In April 2011, Sibel Edmonds submitted her manuscript for Classified Woman to the FBI for review, as required by terms of her employment agreement. Under that agreement, the FBI has 30 days to approve and/or require deletions and revisions. After waiting over 340 days with no response from the bureau, Edmonds took the path that few others have taken; she published anyway. However, with every publisher afraid to touch it, she was forced to publish it on her own. She knows that any day now the Obama administration, which has prosecuted more whistleblowers than all previous administrations combined, may come after her."
Forget about the false left-right paradigm. The "War of Terror" being waged by the imperium empire is designed to crush whistleblowers, and keep the brain dead in a zombie trance. Just consider the impact on the Afghanistan campaign if the FBI acted upon the evidence unclosed by Sibel Edmonds that cuts to the heart of the 911 myth assumptions.
The military-industrial-security-intelligence complex closes ranks to protect their "Splendid Little Wars". The whistleblowers that expose the lies out of the War Party establishment are only a minor distraction, as long as the public sleeps in their self-induced coma. The Army Times item, Hagel to order review of drone medal precedence, is one such interlude, while the control and command structure continues to aim their weapons at imaginary threats.
Who would doubt that the Bradley Mannings and Sibel Edmonds, squealers of state secrets, would be prime quarries for the hunt to eliminate enemies of the state? The only good government snitch is a Gitmo captive. So goes the claims of the governance prosecutors.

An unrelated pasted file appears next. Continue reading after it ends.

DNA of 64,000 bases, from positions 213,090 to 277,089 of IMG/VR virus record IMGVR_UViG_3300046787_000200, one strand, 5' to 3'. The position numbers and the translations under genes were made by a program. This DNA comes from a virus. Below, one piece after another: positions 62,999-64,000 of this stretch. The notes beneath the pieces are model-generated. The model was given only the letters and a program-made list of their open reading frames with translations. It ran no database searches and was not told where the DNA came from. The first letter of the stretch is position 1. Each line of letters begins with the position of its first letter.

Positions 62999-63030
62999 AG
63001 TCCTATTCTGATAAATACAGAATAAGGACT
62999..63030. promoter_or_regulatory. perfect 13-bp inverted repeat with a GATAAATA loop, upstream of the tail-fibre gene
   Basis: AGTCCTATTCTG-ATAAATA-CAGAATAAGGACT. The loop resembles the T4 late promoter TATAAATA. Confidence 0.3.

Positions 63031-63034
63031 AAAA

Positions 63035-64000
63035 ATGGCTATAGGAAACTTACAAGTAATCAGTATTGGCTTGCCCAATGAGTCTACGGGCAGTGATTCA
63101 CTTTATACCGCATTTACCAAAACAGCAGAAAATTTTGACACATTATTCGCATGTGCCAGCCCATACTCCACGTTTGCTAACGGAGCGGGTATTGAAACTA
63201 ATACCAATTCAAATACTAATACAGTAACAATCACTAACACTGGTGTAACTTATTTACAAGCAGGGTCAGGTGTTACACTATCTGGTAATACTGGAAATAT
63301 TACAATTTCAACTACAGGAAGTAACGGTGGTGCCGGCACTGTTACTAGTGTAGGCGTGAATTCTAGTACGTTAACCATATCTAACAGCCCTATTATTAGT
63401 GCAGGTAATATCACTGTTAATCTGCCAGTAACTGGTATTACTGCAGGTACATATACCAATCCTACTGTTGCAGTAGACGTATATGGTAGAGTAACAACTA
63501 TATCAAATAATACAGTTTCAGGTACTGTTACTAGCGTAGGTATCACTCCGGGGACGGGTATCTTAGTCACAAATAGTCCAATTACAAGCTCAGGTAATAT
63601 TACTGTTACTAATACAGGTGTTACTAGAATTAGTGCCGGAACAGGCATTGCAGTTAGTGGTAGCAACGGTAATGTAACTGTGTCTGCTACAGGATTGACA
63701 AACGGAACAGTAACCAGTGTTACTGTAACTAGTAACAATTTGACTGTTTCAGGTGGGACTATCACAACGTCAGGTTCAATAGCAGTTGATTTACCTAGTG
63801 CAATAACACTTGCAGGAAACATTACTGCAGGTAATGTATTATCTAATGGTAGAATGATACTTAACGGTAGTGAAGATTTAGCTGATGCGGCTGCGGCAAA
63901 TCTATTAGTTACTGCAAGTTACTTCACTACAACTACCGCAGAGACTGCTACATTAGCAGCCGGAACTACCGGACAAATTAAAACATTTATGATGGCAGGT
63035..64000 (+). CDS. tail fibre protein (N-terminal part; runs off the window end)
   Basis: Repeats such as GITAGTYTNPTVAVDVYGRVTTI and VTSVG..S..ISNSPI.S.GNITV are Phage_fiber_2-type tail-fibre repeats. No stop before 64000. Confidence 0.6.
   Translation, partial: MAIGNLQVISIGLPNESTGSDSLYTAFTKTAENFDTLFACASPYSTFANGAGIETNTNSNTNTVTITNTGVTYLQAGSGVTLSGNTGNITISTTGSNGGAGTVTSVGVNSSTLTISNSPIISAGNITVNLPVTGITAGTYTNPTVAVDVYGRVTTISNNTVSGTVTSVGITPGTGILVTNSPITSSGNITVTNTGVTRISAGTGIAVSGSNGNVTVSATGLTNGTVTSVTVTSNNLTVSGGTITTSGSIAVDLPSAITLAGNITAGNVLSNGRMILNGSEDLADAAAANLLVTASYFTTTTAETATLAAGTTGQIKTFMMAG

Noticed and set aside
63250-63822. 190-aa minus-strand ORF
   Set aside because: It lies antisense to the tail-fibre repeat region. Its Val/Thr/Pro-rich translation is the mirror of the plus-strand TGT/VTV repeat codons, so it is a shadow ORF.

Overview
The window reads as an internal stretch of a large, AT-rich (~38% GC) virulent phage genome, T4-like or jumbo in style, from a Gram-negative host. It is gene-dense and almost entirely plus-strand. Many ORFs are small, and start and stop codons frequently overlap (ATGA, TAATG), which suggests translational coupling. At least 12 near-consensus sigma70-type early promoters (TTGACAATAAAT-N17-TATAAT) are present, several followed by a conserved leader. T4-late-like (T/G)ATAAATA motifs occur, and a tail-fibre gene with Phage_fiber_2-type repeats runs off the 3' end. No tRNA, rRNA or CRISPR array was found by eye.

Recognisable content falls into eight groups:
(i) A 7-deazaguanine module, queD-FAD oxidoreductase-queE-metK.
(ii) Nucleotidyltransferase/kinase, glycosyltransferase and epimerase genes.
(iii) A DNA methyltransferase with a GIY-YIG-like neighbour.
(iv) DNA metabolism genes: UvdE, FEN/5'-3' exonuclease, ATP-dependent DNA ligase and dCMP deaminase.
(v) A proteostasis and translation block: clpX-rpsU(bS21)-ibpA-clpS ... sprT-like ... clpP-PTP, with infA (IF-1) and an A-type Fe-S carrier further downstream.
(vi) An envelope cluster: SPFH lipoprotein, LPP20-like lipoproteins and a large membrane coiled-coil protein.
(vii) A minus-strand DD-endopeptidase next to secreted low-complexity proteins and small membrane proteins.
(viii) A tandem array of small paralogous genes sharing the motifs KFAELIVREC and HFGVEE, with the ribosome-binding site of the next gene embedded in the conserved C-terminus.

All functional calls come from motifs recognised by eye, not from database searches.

How many people have actually examined the information in the Manning WikiLeak disclosures or read the Edmonds account of 911-treason complicity? Oh no, the discomfort of confronting the fake reality of the official story of make believe is too disturbing for most people.
Loyalty of country is a very dangerous attitude, when your government sponsors state terrorism as a normal activity. The fear to face up to the horrors of administration deceit is the prime activity of the flag waving drones that cheer for more carnage.
When Edmonds describes the traitors within the national security structure, the fearful bureaucrats facilitate the ongoing treachery that passes for nationalism. When Manning exposes the documents that prove a genocide policy is in effect, the penalty demanded by the bellicose command is his execution.
An honorable whistleblower is a citizen hero. Disobeying dishonest laws is true patriotism. In the end, A Different Philosophy of Civil Disobedience, is needed. Complacency is the countrywide disease of choice. Real patriots oppose jingoistic orders. Stand down . . .
SARTRE - March 17, 2013
"Many seek to become a Syndicated Columnist, while the few strive to be a Vindicated Publisher"